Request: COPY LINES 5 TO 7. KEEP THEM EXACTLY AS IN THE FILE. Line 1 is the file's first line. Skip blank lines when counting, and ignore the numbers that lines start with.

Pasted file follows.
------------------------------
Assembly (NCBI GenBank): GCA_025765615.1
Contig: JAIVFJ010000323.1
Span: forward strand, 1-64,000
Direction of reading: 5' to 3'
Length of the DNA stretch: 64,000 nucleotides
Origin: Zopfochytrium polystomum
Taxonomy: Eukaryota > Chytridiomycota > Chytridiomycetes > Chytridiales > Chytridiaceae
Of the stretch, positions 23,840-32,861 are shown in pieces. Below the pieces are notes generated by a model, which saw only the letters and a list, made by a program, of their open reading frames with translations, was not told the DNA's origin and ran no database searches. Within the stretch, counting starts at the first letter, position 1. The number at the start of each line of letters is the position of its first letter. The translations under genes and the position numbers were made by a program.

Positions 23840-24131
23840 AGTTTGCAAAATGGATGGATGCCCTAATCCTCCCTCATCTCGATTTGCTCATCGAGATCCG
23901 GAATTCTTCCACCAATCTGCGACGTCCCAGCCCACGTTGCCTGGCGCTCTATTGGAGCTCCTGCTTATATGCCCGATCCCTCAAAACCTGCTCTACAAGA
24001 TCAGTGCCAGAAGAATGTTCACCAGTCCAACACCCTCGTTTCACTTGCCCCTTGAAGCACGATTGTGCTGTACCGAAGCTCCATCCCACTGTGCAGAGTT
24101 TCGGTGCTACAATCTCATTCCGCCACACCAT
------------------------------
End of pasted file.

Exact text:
Length of the DNA stretch: 64,000 nucleotides
Origin: Zopfochytrium polystomum
Taxonomy: Eukaryota > Chytridiomycota > Chytridiomycetes > Chytridiales > Chytridiaceae